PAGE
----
Cancelling Eurozone Debt: A Radical Solution Perhaps Not So Unlikely?

on Oct 15, 2012

Three days remain until the European Union summit where government leaders will gather for a two-day discussion of a banking union, a single EU budget, the Greek financial programme and the possible Spanish bailout.

Over the weekend Swedish Finance Minister Anders Borg caused a commotion when he said Greece will likely leave the Eurozone within the next six months. “It’s most probable that they will leave…We shouldn’t rule out this happening in the next half-year.” Mr Borg said at the annual IMF meeting in Tokyo. He also argued that Greece leaving the Eurozone wouldn’t alarm the markets because “in practice everyone already understands which way the wind is blowing”.

Wolfgang Schaeuble, the Finance Minister of Germany, strongly disagreed with both of Mr Borg’s statements – he said it is unlikely for Greece to exit the euro and warned that if it did it would create “huge, incredible difficulties for everyone”.
“Greece has to take a lot of very serious reforms” and “everyone is trusting that the Greek government is doing what is necessary”, said the German pro-austerity finance minister at a meeting with business leaders in Singapore on Sunday.

**Lithuania Turns Its Back to Austerity**
!m[European Union Summit in 3 Days. Agenda Topics Could Range from Grexit and Lithuania Rejecting Austerity Measures to Debt Cancellation](/uploads/story/576/thumbs/pic1_inline.png)The conservative government of Lithuania, which won widespread praise abroad for carrying out heavy budget cuts, has lost the elections to the centre-left coalition.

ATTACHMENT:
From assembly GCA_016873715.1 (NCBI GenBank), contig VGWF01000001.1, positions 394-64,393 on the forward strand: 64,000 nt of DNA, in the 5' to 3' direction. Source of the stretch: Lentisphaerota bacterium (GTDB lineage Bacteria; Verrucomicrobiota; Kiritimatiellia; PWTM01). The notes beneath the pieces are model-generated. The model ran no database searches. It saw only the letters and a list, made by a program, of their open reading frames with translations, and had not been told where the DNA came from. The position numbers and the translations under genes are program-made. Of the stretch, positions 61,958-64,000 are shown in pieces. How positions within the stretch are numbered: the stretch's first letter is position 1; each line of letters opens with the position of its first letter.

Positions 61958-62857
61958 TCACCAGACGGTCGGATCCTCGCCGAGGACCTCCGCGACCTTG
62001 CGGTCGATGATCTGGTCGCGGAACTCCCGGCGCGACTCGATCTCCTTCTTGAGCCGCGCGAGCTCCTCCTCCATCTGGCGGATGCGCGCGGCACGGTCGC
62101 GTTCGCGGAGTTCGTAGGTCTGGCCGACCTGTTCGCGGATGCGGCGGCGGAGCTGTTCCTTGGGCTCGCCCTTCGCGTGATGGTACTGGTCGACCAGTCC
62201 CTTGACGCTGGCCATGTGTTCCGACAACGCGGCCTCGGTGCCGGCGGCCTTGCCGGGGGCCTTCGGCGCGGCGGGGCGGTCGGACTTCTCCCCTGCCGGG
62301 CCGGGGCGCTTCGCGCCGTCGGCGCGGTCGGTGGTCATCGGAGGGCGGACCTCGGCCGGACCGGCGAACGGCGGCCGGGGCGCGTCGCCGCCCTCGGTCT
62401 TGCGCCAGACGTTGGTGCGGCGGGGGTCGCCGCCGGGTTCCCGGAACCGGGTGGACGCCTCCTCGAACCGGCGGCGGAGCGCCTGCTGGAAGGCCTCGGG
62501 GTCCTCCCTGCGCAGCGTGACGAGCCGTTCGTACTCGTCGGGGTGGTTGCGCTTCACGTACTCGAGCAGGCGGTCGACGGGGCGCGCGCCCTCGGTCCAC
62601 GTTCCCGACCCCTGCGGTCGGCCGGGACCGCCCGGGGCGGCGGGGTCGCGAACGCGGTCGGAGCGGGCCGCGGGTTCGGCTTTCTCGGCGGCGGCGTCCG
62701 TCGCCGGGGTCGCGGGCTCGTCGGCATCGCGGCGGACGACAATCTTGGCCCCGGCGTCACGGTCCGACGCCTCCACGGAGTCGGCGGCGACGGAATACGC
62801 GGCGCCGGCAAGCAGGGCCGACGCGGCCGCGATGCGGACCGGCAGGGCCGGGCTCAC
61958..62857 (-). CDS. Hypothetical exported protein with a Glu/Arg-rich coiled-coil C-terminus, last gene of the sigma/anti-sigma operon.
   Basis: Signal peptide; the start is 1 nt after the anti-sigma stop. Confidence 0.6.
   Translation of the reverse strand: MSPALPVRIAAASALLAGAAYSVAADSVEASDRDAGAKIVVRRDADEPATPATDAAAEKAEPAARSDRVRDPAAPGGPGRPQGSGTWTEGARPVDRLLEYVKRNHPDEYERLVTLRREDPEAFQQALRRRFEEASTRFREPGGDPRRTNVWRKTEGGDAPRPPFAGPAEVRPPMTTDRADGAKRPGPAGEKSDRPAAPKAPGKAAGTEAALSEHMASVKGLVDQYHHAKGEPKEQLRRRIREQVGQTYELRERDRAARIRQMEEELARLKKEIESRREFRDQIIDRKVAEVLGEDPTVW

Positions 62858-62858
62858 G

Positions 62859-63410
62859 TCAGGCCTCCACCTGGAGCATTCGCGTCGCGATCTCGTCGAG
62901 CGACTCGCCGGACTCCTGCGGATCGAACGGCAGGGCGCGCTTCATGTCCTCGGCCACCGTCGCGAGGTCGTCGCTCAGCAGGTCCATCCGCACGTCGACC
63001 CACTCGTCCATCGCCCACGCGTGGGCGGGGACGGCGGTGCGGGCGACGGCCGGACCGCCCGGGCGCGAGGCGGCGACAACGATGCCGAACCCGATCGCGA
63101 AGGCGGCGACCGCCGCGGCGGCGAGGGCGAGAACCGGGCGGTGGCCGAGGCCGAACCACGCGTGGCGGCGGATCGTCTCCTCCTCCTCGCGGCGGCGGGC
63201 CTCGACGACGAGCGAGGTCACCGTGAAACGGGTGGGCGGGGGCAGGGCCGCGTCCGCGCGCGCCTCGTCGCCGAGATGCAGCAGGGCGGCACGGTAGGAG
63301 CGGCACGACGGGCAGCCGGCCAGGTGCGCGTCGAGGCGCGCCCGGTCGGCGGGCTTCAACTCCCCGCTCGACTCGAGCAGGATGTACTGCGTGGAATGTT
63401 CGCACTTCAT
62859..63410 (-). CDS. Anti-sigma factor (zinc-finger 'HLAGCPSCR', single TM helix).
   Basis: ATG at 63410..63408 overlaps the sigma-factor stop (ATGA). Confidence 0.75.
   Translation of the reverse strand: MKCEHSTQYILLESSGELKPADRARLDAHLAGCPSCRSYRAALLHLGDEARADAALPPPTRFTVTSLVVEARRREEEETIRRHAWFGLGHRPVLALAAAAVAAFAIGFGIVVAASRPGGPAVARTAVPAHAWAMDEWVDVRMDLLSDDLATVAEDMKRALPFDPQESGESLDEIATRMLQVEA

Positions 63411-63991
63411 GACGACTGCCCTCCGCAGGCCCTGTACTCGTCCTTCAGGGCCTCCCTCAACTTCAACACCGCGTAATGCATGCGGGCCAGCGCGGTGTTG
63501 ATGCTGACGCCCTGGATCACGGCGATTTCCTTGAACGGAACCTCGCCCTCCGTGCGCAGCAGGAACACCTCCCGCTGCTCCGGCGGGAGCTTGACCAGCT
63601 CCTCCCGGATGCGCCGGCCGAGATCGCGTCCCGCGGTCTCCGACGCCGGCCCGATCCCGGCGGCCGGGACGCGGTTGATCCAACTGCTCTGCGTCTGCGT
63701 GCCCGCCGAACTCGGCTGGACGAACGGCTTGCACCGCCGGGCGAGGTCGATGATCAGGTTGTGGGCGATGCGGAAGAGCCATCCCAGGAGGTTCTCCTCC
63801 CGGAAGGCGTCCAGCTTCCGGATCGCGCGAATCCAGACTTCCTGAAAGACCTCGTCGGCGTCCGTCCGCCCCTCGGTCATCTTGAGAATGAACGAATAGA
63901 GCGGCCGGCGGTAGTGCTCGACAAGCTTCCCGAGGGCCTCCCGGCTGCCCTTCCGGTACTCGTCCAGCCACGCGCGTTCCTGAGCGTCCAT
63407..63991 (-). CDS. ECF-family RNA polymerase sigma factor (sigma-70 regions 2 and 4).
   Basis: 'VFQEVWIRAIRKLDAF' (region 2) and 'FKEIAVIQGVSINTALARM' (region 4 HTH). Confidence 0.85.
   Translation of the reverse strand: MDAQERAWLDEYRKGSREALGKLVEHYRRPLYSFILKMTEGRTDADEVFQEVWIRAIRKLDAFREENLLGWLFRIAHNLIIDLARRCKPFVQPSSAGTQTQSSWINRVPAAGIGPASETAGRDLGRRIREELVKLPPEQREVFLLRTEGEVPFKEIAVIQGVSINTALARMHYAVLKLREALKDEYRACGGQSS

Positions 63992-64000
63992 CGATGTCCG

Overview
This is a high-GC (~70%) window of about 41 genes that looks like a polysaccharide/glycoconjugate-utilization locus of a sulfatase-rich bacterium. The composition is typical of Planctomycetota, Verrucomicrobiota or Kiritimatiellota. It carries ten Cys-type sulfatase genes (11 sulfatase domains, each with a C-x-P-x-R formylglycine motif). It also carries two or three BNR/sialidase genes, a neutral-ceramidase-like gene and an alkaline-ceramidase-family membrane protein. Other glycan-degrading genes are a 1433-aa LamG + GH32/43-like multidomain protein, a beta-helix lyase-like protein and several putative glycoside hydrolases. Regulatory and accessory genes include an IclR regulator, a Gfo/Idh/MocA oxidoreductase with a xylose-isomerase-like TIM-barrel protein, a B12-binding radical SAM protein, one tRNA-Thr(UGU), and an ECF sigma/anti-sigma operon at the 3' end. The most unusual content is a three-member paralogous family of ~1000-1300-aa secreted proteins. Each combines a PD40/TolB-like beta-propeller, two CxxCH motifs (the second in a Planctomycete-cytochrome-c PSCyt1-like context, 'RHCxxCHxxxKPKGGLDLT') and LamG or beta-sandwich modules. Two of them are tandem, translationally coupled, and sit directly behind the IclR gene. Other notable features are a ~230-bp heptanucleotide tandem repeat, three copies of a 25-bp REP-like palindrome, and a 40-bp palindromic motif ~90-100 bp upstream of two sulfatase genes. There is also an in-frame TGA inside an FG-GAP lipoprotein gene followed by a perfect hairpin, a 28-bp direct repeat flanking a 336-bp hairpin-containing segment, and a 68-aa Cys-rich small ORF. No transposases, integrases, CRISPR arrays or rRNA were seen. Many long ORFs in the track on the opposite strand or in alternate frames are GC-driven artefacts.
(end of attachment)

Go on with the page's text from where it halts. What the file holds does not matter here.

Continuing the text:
The country crashed hard when the financial crisis hit four years ago and had to go through draconian austerity and a brutal recession to get back on its feet. Its recent economic recovery came too late for voters, who had seen soaring unemployment and eroded spending power.
The new government, most likely a coalition between the Labour and the Social Democrats, has promised to raise the minimum wage, shift the tax burden towards the rich and postpone the euro entry until 2015, one year later than scheduled. One coalition leader said for Reuters that the budget deficit might, at a later date, be allowed to go above the level that Eurozone policymakers have determined as prudent.

**Cancelling the Government Debt – a Radical Option for Tackling the Debt Crisis**
Last week the IMF released a report lowering forecasted global growth and raising concerns that austerity measures are curbing output of countries.
Western government are struggling to find a balance between controlling public debt and at the same time boosting the rate of economic growth. Gavyn Davies from the Financial Times wrote of a radical option, which is now openly discussed – cancelling part of the government debt that has been bought by the central bank as a consequence of quantitative easing. Such a policy is possible because both the government and the central bank are within the public sector, which means this debt can be entirely netted out from the consolidated public sector balance sheet. Developed economies have never considered such an action outside of wartime because the potential inflationary consequences are seen as too dangerous to risk unleashing.
Two journalists (Simon Jenking of The Guardian and Robert Peston of the BBC) stipulated that Adair Turner, the Chairman of the UK Financial Services Agency, might be considering as viable the option of cancelling some of the Bank of England’s gilts holdings to boost the economy. Lord Turnet said in a speech last week that more unorthodox approaches, including “further integration of different aspects of policy” might need to be considered in the UK.
On Saturday Lord Turner distanced himself from the proposition of cancelling the government’s debt but according to the FT the notion remains widely discussed.